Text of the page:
By Stephen J. Lee Forum News Service, Published April 14 2013
North Dakota human trafficking law to get first trial todayGRAND FORKS – Travis Levar Johnson and Joshua Harry are scheduled to appear in court here today in what would be the first trial under North Dakota’s 2009 human trafficking law.
If convicted, they would face a maximum sentence of life in prison, the stiffest penalty in state law, because the victim was a minor at the time of the alleged crime.
Had she been older, the maximum prison sentence would be 20 years.
One Grand Forks defense attorney called the life sentence “the hammer of Thor,” and it’s heavy inducement to seek a deal with prosecutors.
Indeed, Johnson’s and Harry’s co-defendant, Amanda Stewart, pleaded guilty in January after reaching a deal with prosecutors to testify against the others. Harry also reached a similar deal at that time, but later backed out.
Jury selection is slated for today, and the trial is scheduled to last the week.
However, last-minute moves by Harry’s attorney, Patrick Rosenquist, still could forestall a trial for him.
Rosenquist sought a hearing Friday afternoon, seeking a plea deal at the eleventh hour. But state District Judge Lawrence Jahnke said it wasn’t his call because it’s Judge Sonja Clapp’s case, and they could take it up with her today.
Johnson’s attorney, David Ogren, who was present at the hearing, appeared to have met with the prosecutor afterward. His client would likely be affected if Harry gets a plea deal because Harry would then testify against Johnson.
Harry, 27, Johnson, 30, and Stewart, 22, were charged in August. Prosecutors say the three pimped a 17-year-old girl to a half-dozen men in Grand Forks in early 2011. Johnson is separately charged with corruption of a minor for allegedly coercing the girl to have sex with him.
Earlier this month, prosecutors revealed that the girl, now 19, told investigators she recognized one of the “johns” as her former high school counselor, Michael Delmore. She tried to back out of the encounter, but Stewart and Harry persuaded her to go through with it, prosecutors say.
Delmore, who retired last year as a counselor in Larimore, N.D., pleaded guilty in December to a misdemeanor for hiring the girl to engage in sexual acts. Prosecutors did not allege he knew she was 17.
He was sentenced to serve 15 days of community service, pay $750 in fees and fines, and write a letter of apology to the girl.
Delmore is one of several witnesses listed by prosecutors for this week’s trial. Also on the list is a University of North Dakota professor now on leave from his job, who investigators said paid the girl for sex. He was not charged in the case.
Two other cases
According to information from state and county prosecutors, the Grand Forks human trafficking case is only the third such case charged under the 2009 law and the first that might go to trial.
Last May, Cass County prosecutors charged Chad Lindley, 41, with human trafficking for allegedly pimping a woman in Fargo; she was not a minor and he did not risk a life sentence if convicted.
Lindley pleaded not guilty in September to the charge and three lesser felony sex and drug charges, including two involving minors. However, he’s scheduled for a plea change hearing today in court in Fargo, said Reid Brady, assistant state’s attorney for Cass County.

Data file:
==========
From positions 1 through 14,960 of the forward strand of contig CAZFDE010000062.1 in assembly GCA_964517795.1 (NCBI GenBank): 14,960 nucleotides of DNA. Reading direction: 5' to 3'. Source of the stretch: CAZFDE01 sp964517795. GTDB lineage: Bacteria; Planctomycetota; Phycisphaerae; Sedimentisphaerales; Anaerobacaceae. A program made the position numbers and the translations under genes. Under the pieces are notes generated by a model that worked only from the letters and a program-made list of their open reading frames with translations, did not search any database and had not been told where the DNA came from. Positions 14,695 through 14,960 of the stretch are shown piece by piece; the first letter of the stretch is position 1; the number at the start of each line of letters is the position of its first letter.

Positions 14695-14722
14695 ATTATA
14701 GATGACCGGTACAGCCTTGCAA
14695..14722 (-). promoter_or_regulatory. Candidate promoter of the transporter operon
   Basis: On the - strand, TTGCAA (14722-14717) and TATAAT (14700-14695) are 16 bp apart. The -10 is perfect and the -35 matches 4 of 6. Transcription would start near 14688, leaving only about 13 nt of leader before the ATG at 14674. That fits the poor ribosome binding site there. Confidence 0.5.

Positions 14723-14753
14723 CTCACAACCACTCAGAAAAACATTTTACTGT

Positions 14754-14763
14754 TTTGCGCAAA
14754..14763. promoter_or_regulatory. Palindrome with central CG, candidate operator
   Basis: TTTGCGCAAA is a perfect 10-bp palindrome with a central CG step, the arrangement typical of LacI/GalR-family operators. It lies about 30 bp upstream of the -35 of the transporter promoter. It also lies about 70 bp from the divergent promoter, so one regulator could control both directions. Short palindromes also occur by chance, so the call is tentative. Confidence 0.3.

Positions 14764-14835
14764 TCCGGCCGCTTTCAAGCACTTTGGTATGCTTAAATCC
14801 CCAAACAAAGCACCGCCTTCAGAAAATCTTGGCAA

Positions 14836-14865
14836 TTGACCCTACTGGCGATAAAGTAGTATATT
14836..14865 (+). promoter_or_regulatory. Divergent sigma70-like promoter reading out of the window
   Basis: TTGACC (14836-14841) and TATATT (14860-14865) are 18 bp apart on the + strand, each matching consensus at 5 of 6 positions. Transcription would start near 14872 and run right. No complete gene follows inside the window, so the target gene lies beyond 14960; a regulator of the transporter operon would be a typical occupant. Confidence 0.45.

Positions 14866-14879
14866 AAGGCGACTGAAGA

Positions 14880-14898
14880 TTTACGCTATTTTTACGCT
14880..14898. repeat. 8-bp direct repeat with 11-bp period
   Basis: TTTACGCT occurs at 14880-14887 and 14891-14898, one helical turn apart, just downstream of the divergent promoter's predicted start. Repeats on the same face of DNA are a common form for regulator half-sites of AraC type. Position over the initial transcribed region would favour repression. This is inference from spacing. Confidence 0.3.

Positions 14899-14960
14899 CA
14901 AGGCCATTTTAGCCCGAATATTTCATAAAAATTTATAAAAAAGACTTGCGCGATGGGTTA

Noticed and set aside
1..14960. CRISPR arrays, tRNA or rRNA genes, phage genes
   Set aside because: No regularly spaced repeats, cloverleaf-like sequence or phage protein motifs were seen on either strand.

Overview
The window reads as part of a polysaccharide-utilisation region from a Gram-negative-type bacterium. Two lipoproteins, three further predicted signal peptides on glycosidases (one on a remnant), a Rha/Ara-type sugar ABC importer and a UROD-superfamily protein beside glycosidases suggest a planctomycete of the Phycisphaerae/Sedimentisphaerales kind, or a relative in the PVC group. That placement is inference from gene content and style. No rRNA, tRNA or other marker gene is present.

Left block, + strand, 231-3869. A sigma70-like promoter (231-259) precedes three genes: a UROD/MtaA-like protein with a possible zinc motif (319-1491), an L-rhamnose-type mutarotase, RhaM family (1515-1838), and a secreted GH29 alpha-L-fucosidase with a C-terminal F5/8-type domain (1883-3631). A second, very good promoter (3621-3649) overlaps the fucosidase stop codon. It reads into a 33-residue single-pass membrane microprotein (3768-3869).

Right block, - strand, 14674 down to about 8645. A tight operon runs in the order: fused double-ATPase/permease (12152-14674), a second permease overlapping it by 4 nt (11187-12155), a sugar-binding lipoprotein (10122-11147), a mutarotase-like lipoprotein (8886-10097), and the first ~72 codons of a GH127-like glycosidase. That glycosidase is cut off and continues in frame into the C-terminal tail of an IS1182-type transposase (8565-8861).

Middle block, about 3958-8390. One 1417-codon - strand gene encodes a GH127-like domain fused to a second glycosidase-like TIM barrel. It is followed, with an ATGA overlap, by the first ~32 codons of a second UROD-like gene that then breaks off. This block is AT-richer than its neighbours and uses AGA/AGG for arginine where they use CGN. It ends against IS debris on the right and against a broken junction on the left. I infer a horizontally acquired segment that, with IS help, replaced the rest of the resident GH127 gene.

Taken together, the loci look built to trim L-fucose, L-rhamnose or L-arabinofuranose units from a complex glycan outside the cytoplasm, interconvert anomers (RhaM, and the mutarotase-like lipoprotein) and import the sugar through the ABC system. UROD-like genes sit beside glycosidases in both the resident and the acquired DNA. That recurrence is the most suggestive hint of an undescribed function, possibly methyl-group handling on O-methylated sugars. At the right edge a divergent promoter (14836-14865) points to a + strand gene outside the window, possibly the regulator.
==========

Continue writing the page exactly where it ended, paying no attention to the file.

In February, Thomas Dietz of Bismarck was charged with human trafficking for allegedly traveling to Minot to have sex with a 14-year-old, who actually was a law enforcement officer posing as a girl online. But the case was dismissed this month, according to state court records.
The 2009 state law is written similarly to the federal law against human trafficking. It covers sex crimes that formerly could have been charged under other statutes, including ones against promoting prostitution, a felony with a maximum prison sentence of five years under North Dakota law.
Nationally, many states have adopted human trafficking laws to fight what experts call a growing trend of trafficking people for sex, especially minors, and often using the Internet. The North Dakota Catholic Conference worked with the office of Attorney General Wayne Stenehjem to draft the proposed legislation in 2008.
Rep. Lois Delmore, D-Grand Forks, was one of three sponsors of the bill in the state House in the 2009 session. Michael Delmore is her husband.
Under Stewart’s deal with prosecutors, she pleaded guilty to criminal solicitation, a felony with a maximum prison sentence of five years. Prosecutors said they would recommend that she serve no more than a year in jail, perhaps on work release.
Stewart, who has no prior criminal record, is scheduled to be sentenced April 24.
Under the earlier deal that Harry rejected, he would have pleaded guilty to promoting prostitution, which also has a maximum prison sentence of five years. Prosecutors said they would recommend three years of prison and five years of probation. They allege in court filings that Johnson coerced Harry to not testify against him.
Last month, Rosenquist, Harry’s attorney, filed a brief to get the case dismissed on grounds the state’s human trafficking law is “over broad” and could outlaw many legal activities such as strip clubs and the buying and selling of pornography.
Judge Clapp denied his motion.